Normals got a facade improvement and features a new sign by Jen Kirby, a Baltimore-based artist. I goggled her to find she works:
with a variety of materials to create temporary and typically site-specific installations which change the psychological space in a given setting. The pieces are meant to highlight personal phenomenological experience and invite at once both stillness and dynamism.
While that sounds so heady, the sign is sublime, drawing you in like a lava lamp erupting gently over and over again.
The walls inside Normals erupt into a gallery/message board filled with photos, paintings, news clips, record jackets, posters from Poe to Pop and Marx to Mad and cute or caustic comments taped here and there nicely guiding you from one category of books to another.
I took a photo of a painting on one wall, emailed it to a collective member and got a response that it was by “local legend Larry Scott, who passed away far too young.”
Online in an interview the artist said he learned to color and draw from his father, who painted cowboys and cartoon characters on brown paper bags from the supermarket. Larry Scott was also tagged as The Picasso of Charles Village.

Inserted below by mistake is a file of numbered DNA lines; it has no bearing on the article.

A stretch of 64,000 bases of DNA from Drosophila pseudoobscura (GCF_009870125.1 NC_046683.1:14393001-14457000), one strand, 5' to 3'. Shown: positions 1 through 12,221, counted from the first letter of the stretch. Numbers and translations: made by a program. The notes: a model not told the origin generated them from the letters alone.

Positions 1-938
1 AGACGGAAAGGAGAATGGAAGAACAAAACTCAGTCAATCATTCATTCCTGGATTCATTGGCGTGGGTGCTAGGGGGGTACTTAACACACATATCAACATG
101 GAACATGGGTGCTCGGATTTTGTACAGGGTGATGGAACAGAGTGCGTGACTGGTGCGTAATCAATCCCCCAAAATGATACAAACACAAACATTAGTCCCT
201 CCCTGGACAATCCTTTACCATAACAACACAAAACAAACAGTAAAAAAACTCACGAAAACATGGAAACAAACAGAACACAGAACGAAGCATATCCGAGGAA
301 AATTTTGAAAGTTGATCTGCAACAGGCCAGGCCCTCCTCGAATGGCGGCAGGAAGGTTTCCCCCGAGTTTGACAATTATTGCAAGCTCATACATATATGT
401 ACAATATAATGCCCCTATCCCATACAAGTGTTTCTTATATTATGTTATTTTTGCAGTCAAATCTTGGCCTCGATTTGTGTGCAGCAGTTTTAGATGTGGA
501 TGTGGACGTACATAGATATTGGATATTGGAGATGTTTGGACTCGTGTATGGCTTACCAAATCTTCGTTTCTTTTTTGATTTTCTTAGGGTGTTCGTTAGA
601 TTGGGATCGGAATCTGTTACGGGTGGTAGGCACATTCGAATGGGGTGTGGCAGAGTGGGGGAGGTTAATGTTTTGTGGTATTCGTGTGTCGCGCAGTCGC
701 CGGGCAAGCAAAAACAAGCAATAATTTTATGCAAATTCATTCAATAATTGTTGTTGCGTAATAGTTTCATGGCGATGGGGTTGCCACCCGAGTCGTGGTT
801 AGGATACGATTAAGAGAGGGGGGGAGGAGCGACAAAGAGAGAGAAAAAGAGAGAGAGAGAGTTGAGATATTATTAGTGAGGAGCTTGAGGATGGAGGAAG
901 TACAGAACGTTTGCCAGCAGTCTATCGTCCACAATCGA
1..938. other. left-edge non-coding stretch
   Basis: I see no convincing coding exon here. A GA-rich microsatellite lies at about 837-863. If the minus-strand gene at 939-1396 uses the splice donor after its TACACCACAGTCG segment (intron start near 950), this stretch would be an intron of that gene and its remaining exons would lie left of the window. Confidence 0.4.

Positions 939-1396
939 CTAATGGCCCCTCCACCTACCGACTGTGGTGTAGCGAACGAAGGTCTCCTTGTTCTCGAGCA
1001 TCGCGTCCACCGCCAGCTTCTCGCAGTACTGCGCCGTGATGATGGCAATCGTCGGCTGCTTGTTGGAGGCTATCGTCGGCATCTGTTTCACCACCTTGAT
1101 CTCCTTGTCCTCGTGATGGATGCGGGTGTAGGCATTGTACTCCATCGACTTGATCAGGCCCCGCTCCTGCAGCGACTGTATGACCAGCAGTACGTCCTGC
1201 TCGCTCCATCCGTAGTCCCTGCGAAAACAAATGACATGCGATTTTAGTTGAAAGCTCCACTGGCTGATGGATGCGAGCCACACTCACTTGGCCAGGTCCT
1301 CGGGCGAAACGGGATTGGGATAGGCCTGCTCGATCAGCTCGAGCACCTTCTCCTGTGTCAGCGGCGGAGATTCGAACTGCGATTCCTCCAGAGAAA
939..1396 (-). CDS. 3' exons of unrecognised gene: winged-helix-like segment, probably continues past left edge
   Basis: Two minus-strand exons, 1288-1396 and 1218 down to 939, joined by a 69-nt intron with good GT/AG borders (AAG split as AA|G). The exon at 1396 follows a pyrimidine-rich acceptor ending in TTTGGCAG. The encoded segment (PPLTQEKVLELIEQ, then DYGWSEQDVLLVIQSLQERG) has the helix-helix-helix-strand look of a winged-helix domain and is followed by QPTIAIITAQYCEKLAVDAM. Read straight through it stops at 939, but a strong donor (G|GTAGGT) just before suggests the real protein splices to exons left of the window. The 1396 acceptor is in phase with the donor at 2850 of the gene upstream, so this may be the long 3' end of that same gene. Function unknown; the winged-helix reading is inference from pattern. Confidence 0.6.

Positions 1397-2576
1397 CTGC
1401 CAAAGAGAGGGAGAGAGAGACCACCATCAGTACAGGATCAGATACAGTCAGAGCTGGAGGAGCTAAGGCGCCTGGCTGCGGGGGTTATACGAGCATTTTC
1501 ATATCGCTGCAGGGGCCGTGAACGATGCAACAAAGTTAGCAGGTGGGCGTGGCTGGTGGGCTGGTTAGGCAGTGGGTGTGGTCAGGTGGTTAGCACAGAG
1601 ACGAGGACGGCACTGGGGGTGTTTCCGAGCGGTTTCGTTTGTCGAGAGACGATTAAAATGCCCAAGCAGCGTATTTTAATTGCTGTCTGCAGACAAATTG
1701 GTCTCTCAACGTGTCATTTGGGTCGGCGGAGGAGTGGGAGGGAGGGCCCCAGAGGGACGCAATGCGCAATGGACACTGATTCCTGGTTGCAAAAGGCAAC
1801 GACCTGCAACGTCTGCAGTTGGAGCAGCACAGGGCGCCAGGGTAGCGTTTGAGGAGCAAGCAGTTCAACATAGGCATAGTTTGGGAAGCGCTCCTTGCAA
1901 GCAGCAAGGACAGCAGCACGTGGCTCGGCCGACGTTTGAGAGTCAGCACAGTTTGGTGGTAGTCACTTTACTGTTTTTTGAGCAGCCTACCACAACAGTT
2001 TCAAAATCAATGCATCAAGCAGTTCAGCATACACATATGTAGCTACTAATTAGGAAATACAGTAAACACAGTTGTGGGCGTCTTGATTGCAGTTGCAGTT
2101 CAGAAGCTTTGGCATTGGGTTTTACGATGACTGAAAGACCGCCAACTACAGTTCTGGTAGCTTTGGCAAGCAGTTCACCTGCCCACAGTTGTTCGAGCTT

I usually find great old used local history books at very reasonable prices in Normals. It can be a slightly nostalgic experience spending time on that block where I once rented an apartment because I remember the days when Normals space was The Thirty-First Street Women’s Bookstore, next to Sam’s Belly, across the street from Bread & Roses Coffee House.
While I am 64 and not quite in touch with the undercurrents of today's culture or counter culture, it does make me feel young at heart visiting Normals. See for yourself.
Normals is at 425 East 31st Street between Barclay and Greenmount and on the web at http://www.normals.com/